When it comes to life’s little challenges and annoyances, I tend to see things in black or white. And unfortunately lately there are a lot of things that don’t make sense to me.
I call this, the things that make me go hmmm column.
You be the judge:
–I pulled into Wawa recently. (As I wrote recently, I’m a big fan of Wawa.) In any event, I noticed that a big guy in a huge gas-guzzling Chevy Suburban pulled up next to me in the next spot. In the few minutes I sat in my car checking email, he looked to be waiting on someone. You could tell that he was nervous. He was chain smoking, lighting cigarette after another. He couldn’t puff quick enough. I wouldn’t have even noticed, but I couldn’t help but spot the shiny racing bike loaded up on the back of his SUV, the kind that only the most serious of bikers would have. I wouldn’t have cared, but when he left he came inches away from hitting my car. What am I missing? Exercise phenom or a couch potato?
–People who ask for your feedback or input, but then do all the talking. Last week, I was stopped going into grocery store by a guy who wanted my thoughts for a survey he was running. I’d like to say that I gave him some spine tingling feedback. Nah, he took so long telling me how the survey was organized and all that went into it that I told him I didn’t have the time. I find this happens a lot and not just with tele-marketers or pollsters. I saw a meme that explained this problem to a “T.” Most people listen to reply, not to understand. If people really want your opinion, they need to listen.
–I’ve mentioned often in this blog that I love to write, it’s my passion, but it doesn’t mean that I love everything about it. English grammar rules come to mind. For example, I can never figure out whether to use affect or effect. Yes, I know the specific rule: affect is a verb, effect the noun. You affect an effect. But that doesn’t make it any easier.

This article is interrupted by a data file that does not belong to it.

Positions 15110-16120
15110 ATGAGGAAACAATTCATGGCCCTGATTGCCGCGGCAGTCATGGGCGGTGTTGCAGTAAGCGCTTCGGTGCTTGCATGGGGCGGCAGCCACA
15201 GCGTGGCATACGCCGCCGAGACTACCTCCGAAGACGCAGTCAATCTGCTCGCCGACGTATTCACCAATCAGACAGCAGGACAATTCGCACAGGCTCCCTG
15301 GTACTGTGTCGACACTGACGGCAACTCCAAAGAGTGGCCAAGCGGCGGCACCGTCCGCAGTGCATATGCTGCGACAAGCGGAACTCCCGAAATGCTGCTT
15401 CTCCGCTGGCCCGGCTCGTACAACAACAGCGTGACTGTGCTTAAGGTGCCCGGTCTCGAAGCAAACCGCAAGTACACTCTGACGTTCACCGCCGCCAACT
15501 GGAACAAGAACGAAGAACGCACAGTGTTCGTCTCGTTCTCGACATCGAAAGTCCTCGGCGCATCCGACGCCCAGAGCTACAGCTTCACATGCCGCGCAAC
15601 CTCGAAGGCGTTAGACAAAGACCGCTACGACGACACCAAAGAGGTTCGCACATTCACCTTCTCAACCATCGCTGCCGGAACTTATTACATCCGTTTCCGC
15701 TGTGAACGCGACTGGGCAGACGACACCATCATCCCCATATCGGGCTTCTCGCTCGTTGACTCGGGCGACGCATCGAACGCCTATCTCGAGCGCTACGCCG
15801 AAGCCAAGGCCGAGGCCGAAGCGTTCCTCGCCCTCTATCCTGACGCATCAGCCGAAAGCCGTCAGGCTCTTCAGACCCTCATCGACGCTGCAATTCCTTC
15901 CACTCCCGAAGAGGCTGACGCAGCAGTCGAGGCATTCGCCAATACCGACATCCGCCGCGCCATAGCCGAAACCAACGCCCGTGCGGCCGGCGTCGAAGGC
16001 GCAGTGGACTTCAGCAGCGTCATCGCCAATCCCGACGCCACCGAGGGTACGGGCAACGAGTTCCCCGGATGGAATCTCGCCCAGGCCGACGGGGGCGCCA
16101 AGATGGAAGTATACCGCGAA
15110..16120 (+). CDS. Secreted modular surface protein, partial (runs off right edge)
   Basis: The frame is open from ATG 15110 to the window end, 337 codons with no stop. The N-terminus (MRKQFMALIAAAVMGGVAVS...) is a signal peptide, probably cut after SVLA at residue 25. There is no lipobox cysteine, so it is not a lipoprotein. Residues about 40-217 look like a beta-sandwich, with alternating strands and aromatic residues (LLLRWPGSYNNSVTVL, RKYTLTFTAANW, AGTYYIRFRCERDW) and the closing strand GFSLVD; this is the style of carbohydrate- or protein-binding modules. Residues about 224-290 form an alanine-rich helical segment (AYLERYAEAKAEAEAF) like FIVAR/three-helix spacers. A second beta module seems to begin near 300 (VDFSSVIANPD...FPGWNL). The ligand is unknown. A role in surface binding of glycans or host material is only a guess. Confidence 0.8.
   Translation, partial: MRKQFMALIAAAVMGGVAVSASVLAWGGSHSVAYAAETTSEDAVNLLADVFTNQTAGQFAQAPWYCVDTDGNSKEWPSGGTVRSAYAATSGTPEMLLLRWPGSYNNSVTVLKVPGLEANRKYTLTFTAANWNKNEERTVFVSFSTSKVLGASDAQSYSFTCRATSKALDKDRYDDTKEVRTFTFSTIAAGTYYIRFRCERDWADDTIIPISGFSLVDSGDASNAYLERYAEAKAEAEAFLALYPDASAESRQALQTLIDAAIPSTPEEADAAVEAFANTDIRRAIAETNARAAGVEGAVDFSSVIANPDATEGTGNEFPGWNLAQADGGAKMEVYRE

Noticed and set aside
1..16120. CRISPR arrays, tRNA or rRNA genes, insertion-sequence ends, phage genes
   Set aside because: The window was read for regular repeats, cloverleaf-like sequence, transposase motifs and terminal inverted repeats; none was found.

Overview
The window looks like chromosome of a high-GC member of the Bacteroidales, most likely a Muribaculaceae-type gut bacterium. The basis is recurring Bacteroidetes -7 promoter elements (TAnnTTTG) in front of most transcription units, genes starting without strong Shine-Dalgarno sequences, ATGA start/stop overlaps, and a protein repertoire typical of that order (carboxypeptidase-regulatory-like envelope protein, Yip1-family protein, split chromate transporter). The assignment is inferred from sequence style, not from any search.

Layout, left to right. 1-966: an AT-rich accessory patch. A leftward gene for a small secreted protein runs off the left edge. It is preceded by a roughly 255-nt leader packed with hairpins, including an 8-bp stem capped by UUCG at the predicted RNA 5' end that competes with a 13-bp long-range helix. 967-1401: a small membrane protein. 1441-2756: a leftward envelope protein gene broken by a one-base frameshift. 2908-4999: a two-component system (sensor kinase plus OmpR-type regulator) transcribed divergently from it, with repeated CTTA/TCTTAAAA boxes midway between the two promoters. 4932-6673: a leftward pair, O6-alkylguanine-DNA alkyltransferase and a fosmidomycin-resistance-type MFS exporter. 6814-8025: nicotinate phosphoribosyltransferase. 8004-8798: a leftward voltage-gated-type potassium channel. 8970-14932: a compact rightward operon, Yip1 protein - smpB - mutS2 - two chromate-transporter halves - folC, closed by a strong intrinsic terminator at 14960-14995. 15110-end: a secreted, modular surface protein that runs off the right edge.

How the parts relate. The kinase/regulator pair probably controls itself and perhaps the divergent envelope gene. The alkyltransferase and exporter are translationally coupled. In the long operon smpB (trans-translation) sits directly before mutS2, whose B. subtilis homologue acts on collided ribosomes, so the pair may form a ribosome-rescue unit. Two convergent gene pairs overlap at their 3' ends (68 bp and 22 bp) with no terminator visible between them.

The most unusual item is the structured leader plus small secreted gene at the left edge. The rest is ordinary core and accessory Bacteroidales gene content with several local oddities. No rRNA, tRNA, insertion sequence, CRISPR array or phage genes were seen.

Or even a doozey of a question: lay, lie, laid, or lied?
Or how about who or whom? Yes, again I know the rule that if you can substitute the who or whom with a subject pronoun like I, he, she, we, or they, then who is needed; if you would substitute the who or whom with an object pronoun like me, her, him, us, or them, then whom is needed. Oh heck with it. The rules still don’t make it any easier.
–I’ve noticed more and more lately that companies say they want to better serve their customers. They say how important their customers are, but how they act in reality is the complete opposite.
I stopped at a grocery store the other day after work to pick up dinner for myself. I raced around the store picking up an item here, throwing-in an item there. I got to the front. They had twenty rows of cashiers. I got excited thinking that I would be in-and-out and on my way home in seconds. When I neared the front though, the store actually had just three cash registers open with a long line formed behind each one. In fact, it was really only two open lines because the third cashier was trying to track down the price of a customer’s spicy soy sauce.
I shook my head in disgust. My quick five minute trip become a 35-minute death march. I vowed to myself to shop at another grocery store in the future.
If only the rest of the world lived by my simple black-and-white rules.